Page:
Alfons Walde (8 February 1891 - 11 December 1958), an Austrian from Kitzbühel in Tyrol, was the first artist to successfully bring skiing as a subject into painting. These sporting scenes together with his winter landscapes and farming images, rendered in a unique tempera style with impastose colouring, complemented his other artistic gifts as both an architect and graphic artist. Many of his paintings can be seen in the Museum gallery in Kitzbühel.
Alfons Walde produced his first watercolour and tempera paintings during his schooldays. From 1910 to 1914 Walde studied architecture at the Technische Hochshule in Vienna. At the same time he continued his education as a painter, In the Danubian metropolis he moved in artistic circles that included Egon Schiele and Gustav Klimt, and he became influenced by Ferdinand Hodler.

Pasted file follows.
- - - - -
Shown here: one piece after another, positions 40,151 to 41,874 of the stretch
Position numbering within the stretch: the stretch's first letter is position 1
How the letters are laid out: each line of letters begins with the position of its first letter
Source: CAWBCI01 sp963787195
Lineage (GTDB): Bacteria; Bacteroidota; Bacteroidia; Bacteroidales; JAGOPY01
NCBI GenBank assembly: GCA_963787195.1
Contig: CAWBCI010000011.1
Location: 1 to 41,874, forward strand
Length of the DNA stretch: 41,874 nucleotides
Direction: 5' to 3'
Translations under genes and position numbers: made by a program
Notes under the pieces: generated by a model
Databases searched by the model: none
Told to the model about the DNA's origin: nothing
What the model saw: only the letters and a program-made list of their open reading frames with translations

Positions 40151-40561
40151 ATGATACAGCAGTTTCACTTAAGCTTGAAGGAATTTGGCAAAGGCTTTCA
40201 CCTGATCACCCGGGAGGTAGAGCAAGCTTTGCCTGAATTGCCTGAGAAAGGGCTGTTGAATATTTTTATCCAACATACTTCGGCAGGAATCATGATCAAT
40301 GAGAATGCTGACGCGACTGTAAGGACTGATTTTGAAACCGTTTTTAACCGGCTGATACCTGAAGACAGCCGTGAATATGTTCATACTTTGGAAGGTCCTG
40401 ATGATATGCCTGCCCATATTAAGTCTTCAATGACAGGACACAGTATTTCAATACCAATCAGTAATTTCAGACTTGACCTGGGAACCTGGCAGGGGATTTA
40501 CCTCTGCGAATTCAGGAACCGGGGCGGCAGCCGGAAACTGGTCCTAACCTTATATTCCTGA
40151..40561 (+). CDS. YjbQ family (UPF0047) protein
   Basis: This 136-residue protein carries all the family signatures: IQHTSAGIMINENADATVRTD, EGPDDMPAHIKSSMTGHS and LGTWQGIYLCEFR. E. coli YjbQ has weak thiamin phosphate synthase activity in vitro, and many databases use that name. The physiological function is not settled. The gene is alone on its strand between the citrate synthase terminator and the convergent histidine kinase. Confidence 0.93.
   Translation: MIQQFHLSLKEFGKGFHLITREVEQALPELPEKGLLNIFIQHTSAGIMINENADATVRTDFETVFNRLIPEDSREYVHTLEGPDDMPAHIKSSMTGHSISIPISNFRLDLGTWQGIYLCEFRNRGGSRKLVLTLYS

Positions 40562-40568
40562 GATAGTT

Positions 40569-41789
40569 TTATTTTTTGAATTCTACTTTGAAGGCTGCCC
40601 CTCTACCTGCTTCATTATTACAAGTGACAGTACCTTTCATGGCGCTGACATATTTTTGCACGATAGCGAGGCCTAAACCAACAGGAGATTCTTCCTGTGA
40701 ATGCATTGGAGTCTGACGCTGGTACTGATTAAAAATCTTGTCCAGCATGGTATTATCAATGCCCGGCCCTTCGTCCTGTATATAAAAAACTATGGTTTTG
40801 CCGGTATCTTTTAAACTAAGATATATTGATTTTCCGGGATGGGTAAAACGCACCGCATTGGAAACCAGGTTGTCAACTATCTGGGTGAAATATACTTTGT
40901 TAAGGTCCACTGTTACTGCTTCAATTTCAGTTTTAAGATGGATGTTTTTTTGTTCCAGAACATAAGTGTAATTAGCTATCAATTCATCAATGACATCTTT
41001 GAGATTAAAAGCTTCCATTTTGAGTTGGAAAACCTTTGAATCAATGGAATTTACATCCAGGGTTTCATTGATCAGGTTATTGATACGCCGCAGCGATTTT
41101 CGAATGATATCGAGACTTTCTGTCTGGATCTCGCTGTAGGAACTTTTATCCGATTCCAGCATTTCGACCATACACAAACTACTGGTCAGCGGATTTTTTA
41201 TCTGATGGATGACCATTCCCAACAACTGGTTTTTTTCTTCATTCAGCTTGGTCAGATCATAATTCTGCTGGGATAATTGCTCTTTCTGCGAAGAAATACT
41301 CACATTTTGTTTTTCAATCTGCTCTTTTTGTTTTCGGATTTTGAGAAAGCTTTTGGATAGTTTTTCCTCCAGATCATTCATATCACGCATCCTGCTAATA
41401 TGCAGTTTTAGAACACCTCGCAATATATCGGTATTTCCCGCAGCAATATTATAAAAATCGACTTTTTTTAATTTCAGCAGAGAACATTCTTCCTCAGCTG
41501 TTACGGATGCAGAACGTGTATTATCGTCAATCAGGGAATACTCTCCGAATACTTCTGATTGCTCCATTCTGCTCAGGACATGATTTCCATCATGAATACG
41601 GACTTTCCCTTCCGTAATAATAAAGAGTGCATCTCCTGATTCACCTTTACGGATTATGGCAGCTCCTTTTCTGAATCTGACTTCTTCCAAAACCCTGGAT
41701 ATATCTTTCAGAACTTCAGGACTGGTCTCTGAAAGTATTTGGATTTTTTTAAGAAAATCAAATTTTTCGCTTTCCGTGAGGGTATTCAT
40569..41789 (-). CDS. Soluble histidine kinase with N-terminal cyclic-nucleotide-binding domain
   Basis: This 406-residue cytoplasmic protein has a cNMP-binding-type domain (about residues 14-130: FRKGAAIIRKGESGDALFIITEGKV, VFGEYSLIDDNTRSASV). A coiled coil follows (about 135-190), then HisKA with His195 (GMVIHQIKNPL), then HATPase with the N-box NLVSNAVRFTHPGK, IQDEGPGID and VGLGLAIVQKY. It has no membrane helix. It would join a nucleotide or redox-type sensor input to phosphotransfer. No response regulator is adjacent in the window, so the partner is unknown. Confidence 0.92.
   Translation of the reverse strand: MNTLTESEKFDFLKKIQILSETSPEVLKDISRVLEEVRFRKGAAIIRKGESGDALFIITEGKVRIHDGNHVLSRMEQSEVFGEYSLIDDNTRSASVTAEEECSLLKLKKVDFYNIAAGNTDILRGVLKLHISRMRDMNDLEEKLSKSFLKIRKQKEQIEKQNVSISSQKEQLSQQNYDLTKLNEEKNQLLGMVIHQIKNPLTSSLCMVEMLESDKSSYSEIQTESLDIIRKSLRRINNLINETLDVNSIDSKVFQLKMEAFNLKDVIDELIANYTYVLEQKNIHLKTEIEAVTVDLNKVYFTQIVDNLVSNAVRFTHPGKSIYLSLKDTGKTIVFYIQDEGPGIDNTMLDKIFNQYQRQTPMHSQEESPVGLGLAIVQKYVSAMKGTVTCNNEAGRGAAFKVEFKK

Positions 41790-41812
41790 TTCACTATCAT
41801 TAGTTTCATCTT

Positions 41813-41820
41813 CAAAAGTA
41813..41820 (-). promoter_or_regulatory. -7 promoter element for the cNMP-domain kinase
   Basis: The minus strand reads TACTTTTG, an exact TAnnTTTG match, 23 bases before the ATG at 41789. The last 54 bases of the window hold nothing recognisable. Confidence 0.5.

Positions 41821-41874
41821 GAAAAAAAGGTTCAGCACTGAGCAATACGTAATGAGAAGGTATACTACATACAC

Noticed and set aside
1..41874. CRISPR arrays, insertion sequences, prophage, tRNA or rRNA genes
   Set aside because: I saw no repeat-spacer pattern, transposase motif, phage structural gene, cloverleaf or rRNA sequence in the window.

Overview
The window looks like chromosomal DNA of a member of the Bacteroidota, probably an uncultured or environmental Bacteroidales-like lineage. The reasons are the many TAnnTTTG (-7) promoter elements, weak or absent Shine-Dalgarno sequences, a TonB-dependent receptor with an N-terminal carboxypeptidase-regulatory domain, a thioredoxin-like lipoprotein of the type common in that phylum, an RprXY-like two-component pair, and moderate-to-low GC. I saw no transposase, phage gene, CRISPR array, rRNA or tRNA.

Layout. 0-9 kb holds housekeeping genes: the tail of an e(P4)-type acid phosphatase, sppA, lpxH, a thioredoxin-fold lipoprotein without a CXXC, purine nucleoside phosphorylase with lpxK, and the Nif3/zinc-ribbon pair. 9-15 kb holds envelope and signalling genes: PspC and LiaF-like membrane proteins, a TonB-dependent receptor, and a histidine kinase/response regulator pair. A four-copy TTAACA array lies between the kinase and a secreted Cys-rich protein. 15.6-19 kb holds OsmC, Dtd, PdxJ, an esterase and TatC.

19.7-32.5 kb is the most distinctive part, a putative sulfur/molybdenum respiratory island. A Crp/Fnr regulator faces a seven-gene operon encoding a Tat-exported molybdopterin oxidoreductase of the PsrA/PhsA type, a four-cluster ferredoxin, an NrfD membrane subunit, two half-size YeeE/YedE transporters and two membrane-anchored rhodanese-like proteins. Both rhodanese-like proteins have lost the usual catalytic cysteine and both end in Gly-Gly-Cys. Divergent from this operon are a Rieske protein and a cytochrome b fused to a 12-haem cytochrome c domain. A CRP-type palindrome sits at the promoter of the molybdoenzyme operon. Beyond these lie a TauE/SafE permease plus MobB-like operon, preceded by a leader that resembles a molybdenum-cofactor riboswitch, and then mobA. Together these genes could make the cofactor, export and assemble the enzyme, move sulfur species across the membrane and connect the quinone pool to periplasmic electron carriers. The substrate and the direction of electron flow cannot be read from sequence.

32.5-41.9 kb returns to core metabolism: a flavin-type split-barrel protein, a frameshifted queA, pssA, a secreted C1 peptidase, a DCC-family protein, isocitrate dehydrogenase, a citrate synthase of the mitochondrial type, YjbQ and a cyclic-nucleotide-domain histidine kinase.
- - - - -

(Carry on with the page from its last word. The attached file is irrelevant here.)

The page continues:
In 1911 Walde had his first exhibition in Innsbruck; and in 1913 presented four farm pictures at the prestigious Vienna Secession exhibition. From 1914 to 1917 he actively participated in World War I as a Tyrolean Kaiserchutze in the high mountains. After returning to Kitzbuhl, he fully devoted himself to painting and participated again in exhibitions of the Secession and the Vienna Künstlerhaus throughout the 1920s.
By around 1928 Walde had finally found his own characteristic style, one that gave expression to both the Tyrolean mountain scenery - particularly the living winter landscapes - and its robust people through the use of highly reduced drawings and pastel colouring. Throughout the rest of his artistic career his work stayed with the subject of his homeland, and retained the same distinct native style.
The impressionistic, momentary feelings conjured up by Walde's paintings gave them a unique and characteristic place in international art history. This was reflected in the many exhibitions of his work, his entries to painting and architecture competitions, and the awards he received. Alfons Wade died on 11 December 1958 in Kitzbühel.
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